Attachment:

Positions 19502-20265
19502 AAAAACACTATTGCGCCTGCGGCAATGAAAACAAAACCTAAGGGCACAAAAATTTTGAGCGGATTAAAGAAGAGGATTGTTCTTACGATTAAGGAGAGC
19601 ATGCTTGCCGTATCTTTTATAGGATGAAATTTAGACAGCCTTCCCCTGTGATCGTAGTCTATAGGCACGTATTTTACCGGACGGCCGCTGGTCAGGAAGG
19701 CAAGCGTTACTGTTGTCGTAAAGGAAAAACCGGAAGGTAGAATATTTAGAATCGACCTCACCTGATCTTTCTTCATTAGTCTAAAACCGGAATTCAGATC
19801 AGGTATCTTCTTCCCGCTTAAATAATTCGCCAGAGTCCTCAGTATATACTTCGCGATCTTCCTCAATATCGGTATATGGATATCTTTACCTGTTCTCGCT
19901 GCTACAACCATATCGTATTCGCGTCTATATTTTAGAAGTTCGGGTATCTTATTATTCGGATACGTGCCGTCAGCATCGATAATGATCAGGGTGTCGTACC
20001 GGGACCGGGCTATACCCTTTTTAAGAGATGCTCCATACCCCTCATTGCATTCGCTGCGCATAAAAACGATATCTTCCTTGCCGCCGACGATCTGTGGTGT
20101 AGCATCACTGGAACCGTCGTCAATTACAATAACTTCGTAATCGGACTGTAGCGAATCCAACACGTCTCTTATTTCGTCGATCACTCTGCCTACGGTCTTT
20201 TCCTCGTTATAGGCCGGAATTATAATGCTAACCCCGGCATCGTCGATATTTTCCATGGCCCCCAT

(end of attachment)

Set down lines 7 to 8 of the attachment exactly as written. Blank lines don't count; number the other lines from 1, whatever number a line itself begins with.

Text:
20001 GGGACCGGGCTATACCCTTTTTAAGAGATGCTCCATACCCCTCATTGCATTCGCTGCGCATAAAAACGATATCTTCCTTGCCGCCGACGATCTGTGGTGT
20101 AGCATCACTGGAACCGTCGTCAATTACAATAACTTCGTAATCGGACTGTAGCGAATCCAACACGTCTCTTATTTCGTCGATCACTCTGCCTACGGTCTTT